Pick any given aspect of human head transplants — not a face transplant, a whole head transplant — and you will find yourself confronting a nightmare. The science is dubious, the logistics worse, the history terrifying (see the Russian biologist who created a double-headed dog in 1954 and would continue his Cerberus experiments 19 horrifying times), and the ethics murky.
That’s not going to stop Italian researcher Sergio Canavero. Canavero plans to conduct the first human head transplant in 2017, as he’s obtained permission from a man named Valery Spiridonov; Spiridonov, who has a genetic muscular disease with a poor prognosis, admits he’s both terrified yet excited by the promise, comparing himself to an early astronaut. On Tuesday, Canavero claims — without third-party verification, mind you — to have done so successfully in a monkey, though the animal was killed 20 hours after the procedure.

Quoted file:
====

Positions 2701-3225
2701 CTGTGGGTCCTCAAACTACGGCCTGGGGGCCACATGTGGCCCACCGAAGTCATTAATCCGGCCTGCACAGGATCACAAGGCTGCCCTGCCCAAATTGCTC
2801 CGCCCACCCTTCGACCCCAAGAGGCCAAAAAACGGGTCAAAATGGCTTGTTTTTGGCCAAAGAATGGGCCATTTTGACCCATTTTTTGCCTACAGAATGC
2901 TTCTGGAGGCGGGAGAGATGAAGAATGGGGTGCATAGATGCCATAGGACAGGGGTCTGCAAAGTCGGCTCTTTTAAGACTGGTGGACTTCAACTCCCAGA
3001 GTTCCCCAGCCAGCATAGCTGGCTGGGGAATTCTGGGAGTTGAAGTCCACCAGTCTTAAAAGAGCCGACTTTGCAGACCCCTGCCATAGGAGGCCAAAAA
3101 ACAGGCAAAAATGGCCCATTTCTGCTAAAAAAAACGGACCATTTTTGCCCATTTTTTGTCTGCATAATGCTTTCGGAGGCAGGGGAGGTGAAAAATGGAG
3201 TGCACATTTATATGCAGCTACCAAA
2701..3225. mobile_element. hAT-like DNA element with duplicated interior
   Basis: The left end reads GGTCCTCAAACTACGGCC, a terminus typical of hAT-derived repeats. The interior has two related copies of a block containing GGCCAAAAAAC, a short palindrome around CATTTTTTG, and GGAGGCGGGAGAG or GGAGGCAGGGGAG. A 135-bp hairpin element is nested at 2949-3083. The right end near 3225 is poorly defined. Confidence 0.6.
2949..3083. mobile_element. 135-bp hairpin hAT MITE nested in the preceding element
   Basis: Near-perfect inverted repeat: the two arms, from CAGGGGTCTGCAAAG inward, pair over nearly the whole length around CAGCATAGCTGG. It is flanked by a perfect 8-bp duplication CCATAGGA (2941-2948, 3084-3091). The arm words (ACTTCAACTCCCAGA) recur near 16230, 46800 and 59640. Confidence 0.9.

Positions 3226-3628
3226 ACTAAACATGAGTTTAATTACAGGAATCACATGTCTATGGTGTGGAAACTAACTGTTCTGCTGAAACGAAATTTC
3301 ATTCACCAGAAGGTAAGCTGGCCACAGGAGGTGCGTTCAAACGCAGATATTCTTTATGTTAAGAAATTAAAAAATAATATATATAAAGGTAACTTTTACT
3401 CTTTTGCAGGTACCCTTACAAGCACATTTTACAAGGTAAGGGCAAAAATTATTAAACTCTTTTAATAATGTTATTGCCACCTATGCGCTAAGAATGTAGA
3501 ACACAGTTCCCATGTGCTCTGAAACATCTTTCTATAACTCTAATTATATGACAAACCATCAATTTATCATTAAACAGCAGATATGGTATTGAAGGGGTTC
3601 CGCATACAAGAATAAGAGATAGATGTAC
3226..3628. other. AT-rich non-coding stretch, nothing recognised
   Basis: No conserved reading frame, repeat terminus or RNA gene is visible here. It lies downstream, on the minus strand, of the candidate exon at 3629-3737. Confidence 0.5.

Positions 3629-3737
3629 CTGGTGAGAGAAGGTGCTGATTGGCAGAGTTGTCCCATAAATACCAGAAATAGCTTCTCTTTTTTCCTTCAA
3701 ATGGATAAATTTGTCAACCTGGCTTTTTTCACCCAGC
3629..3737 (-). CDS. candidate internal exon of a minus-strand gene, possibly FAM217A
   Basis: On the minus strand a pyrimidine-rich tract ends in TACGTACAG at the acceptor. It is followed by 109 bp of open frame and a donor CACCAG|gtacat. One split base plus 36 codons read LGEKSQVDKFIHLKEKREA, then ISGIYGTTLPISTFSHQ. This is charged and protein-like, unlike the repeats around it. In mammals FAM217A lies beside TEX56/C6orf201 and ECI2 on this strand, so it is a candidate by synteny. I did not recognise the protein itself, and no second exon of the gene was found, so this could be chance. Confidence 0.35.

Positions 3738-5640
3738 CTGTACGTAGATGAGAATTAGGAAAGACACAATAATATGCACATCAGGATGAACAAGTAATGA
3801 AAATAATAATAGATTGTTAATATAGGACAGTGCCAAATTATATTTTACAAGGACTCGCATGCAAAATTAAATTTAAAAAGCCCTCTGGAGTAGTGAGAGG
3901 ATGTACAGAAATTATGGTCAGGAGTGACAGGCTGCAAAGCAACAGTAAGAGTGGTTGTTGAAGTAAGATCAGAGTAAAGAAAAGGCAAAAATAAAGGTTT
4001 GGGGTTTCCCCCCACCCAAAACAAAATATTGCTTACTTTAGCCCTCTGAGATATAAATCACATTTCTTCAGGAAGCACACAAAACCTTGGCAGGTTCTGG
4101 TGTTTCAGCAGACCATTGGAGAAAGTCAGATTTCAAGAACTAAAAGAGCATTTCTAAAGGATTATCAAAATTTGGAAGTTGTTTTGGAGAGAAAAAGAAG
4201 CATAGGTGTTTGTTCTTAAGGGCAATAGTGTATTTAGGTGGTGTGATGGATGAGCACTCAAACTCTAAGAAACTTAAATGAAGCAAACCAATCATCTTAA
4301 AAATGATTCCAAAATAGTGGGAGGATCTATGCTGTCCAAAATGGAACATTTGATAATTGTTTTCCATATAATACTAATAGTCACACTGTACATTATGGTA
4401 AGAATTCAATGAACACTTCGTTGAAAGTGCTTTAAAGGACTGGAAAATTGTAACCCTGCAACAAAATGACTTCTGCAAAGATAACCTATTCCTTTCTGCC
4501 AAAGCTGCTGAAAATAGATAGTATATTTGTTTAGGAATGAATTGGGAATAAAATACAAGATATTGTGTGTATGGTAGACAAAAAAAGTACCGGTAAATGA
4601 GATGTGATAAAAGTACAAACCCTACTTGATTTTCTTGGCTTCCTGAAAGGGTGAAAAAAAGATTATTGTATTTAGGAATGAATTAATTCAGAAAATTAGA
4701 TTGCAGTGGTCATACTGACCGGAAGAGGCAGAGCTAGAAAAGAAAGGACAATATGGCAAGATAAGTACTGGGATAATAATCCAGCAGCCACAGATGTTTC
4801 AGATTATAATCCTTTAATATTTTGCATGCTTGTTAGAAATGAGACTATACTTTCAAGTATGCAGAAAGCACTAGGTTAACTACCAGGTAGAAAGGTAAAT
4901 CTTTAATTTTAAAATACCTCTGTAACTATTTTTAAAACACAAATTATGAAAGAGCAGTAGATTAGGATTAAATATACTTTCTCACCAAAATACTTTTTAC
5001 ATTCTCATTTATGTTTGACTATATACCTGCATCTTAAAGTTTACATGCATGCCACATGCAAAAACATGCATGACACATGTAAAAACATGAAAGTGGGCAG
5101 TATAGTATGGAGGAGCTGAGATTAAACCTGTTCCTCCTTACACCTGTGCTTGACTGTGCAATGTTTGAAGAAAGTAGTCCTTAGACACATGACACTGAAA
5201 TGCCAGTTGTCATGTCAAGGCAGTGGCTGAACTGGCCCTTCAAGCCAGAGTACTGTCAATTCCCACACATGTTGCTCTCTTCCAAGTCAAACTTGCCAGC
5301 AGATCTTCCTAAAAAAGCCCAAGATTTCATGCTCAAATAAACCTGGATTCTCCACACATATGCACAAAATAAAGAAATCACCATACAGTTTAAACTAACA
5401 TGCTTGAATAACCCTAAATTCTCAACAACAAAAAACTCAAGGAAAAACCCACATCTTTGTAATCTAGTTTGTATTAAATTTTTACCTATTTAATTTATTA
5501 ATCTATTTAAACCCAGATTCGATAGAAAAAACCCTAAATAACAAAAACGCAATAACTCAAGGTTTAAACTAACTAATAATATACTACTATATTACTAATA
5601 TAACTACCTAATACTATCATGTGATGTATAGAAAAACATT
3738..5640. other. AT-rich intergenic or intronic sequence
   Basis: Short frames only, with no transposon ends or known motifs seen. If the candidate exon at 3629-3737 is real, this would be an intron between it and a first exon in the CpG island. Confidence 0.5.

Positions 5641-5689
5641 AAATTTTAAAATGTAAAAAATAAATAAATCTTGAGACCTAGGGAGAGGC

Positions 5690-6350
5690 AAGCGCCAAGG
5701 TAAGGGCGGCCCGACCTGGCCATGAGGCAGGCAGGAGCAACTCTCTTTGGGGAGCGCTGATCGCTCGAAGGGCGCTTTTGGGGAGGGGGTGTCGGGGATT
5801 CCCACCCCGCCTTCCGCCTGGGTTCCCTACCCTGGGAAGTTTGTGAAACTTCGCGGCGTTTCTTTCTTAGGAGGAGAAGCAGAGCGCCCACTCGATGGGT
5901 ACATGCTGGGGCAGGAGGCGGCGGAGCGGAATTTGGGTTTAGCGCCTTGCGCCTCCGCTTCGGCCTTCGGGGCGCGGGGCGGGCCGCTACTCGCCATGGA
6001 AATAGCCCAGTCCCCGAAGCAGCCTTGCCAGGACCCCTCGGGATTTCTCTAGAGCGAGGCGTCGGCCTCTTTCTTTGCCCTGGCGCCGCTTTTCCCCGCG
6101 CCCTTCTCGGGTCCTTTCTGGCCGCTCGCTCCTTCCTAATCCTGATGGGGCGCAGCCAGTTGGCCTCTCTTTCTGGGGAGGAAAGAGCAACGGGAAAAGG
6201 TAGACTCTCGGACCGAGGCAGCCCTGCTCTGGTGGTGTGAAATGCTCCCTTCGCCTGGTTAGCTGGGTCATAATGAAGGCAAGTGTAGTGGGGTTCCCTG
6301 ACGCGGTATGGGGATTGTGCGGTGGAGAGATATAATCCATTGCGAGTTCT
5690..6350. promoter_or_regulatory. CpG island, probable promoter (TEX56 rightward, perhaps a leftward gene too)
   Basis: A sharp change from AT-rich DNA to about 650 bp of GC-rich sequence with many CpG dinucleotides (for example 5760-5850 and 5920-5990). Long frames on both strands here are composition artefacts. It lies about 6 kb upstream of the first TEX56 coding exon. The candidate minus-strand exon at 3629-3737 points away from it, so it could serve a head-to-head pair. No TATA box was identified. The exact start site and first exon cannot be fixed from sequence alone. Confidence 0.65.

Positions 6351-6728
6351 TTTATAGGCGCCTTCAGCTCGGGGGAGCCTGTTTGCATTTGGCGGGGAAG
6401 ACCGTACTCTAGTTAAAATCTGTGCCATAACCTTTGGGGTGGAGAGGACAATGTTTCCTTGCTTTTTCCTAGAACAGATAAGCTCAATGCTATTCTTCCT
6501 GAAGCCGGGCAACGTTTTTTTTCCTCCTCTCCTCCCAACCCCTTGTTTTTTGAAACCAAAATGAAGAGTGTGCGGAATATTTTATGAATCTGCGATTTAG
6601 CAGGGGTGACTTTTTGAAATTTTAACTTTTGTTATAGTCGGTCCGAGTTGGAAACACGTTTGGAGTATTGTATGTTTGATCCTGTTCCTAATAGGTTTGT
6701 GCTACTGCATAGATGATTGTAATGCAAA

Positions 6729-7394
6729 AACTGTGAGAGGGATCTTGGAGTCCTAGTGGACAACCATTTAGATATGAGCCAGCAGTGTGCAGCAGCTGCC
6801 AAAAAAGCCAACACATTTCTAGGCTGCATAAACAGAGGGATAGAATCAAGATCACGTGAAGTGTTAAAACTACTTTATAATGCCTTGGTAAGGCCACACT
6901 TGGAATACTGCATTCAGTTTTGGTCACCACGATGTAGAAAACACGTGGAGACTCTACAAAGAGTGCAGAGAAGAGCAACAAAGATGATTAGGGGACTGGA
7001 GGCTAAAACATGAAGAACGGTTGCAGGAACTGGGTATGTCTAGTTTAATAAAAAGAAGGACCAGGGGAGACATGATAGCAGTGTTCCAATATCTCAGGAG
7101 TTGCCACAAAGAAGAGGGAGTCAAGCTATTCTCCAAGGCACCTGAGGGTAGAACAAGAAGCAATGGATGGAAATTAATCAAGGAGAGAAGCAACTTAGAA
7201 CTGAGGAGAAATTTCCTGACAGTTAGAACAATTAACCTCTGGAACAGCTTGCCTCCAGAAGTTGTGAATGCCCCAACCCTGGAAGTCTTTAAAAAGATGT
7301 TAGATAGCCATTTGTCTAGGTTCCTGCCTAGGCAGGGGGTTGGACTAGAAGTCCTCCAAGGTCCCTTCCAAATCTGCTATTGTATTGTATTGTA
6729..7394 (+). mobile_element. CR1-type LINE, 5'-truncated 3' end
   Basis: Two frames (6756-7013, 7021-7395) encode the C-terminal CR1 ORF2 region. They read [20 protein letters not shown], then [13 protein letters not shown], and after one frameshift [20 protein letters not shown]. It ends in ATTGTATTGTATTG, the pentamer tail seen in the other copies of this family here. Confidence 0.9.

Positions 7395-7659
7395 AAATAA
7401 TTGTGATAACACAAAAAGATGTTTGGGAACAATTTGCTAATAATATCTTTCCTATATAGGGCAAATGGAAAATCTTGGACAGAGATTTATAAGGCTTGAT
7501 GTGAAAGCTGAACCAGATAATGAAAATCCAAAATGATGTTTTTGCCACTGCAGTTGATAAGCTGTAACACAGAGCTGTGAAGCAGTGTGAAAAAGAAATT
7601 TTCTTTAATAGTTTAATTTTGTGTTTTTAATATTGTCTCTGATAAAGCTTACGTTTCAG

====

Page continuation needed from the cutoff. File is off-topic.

The surgical problems with head transplants are numerous, but one of the largest is that reconnecting the severed spinal cords is beyond current medical ability. Canavero declared he has a series of papers in the hopper that will outline the procedure and its feasibility: “It’s important that people stop thinking this is impossible,” he told the New Scientist.
The scientific peer-review process isn’t perfect, but announcing such potentially revolutionary results prior to publication, before they’re vetted, is generally seen as poor form. New York University’s Arthur Caplan swung as hard as a famous bioethicist can on Twitter, calling the claims “#B.S..”
Should Canavero be able to pull this off — which, again, is not fucking likely — it will revolutionize spinal surgery itself. Caplan has argued that if Canavero can do what the surgeon says he can, why not start with people who have debilitating spine injuries (but don’t require a new body)? Functionally connecting millions of severed neurons is such a feat that Canavero doesn’t just want to run before he walks, he wants to scale Mount Everest.